Home Emerging Issues in Law Enforcement Medical Marijuana: Is it the Pathway to Legalization?

Medical Marijuana: Is it the Pathway to Legalization?

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By Vincent Giordano
Program Director, Criminal Justice at American Public University System

In 1996, California was the first state to legalize small amounts of marijuana for medical use. Soon after, dozens of other states followed California’s lead with little regard for the federal law prohibiting the sale of marijuana. Pundits and politicians alike decried the move toward medical marijuana as a thinly disguised attempt to legalize marijuana outright. Fox New’s commentator Bill O’Reilly described medical marijuana as a “ruse,” which is tantamount to “quasi-legalization.” While popular conservative commentator Rush Limbaugh lampooned Present Obama on his administrations changed policy on enforcing federal marijuana law, and even hypothesized that the American people want to see marijuana legalized.

On the political left, others were equally concerned about the possible impact medical marijuana could have on society. Furthering Bill O’Reilly’s position that medical marijuana could simply be diverted, Democratic Congressmen Charley Rangel cited that while some drugs might be beneficial for patients, those benefits should not be used to further arguments for total legalization. Citing Great Brittan as an example, Rangel (1998) cited that the medical heroin provided to addicts was commonly being diverted to non-addicts.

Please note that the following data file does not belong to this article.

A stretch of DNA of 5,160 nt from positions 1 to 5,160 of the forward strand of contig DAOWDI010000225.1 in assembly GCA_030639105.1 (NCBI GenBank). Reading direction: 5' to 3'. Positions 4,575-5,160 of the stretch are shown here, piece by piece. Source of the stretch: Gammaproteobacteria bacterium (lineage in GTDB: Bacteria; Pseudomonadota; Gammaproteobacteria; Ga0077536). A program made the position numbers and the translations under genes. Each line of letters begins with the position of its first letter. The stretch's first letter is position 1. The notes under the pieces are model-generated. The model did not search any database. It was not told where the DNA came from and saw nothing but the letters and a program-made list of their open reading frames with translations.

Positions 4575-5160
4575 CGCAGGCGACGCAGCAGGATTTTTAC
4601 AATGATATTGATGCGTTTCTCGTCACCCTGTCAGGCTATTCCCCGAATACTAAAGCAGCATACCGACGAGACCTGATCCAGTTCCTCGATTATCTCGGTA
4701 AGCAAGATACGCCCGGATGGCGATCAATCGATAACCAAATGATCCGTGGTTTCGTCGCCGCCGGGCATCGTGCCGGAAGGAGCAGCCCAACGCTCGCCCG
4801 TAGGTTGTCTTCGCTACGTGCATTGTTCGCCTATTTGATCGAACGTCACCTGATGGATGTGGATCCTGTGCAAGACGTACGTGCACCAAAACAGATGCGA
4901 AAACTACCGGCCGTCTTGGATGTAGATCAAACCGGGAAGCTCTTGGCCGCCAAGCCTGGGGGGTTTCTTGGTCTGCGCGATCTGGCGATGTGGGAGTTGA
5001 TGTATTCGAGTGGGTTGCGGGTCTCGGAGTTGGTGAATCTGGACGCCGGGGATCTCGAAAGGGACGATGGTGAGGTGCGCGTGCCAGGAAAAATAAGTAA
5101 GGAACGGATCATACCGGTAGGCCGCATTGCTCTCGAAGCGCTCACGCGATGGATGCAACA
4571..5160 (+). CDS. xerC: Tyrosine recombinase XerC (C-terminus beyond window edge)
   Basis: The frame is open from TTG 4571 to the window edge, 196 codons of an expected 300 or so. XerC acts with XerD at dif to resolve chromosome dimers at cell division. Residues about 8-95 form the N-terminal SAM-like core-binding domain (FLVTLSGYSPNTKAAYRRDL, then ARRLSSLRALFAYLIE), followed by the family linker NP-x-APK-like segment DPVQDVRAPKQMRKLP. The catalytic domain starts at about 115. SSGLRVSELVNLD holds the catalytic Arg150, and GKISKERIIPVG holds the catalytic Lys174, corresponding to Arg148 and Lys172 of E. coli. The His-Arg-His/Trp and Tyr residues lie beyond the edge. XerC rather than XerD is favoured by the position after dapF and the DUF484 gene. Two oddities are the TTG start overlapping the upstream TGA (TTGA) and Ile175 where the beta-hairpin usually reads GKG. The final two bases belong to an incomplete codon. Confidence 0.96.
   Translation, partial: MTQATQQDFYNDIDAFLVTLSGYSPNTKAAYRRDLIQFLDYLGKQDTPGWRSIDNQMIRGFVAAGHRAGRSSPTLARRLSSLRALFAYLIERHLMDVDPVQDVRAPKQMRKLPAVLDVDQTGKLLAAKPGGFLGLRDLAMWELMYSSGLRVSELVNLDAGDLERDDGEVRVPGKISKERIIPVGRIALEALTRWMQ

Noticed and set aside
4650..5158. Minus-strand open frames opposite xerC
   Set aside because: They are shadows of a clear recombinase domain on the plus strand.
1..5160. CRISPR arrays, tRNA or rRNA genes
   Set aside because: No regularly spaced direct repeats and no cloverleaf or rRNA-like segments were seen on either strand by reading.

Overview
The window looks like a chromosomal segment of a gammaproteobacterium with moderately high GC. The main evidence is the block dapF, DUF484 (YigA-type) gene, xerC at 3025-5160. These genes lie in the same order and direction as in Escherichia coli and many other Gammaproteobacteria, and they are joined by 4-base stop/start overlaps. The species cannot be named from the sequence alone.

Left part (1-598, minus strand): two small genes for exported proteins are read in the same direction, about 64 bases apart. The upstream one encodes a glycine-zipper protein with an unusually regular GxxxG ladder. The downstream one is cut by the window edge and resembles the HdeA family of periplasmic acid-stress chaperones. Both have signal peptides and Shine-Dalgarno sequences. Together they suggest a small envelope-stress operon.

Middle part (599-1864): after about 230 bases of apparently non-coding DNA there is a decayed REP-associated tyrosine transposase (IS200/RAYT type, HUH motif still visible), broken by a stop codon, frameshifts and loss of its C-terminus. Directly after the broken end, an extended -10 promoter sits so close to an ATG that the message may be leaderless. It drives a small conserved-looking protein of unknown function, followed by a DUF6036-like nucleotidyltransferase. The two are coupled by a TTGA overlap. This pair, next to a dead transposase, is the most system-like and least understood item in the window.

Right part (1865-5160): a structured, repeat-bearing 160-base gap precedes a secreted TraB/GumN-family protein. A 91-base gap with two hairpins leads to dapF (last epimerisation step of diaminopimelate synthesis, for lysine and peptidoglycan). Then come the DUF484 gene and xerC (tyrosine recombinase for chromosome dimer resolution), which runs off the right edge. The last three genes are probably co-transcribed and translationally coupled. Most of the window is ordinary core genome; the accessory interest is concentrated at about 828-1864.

The question remains to be resolved if medical marijuana is “ruse” to work toward total legalization, and that medical marijuana is simply being diverted to people with no true ailment? It appears that there is evidence that medical marijuana is being diverted to others, including children. According to Salomonsen-Sautel et al., (2012) found that of 164 adolescents participating in substance abuse treatment, 74 percent cited they obtained their marijuana from individuals who obtained it from medical marijuana dispensaries in Colorado.

Some regions in California have also expressed some concerns about the present status of medical marijuana in their community. McKinley (2008) cites that there are concerns about the availability of marijuana dispensaries, which has forced some communities to rethink allowing dispensaries in their towns. Mendocino County claims that once dispensaries started opening, the country was flooded with marijuana. Some Mendocino County official’s estimated that one out of every five private homes in the county served as an indoor marijuana growing facility. McKinley also cites that the dispensaries started to sprout up all over the county, which concerned some officials who also cited concerns about adolescent access to medical marijuana.

It seems as though there is some evidence to support the concern that medical marijuana can be diverted into the general population. However, the actual prevalence of diverted marijuana is still difficult to ascertain. Certainly the study conducted by Salomonsen-Sautel et al. (2012) gives one room for concern, however until more research is done on the topic of medical-marijuana diversion, the seriousness of this problem will be difficult to ascertain.               

About the Author: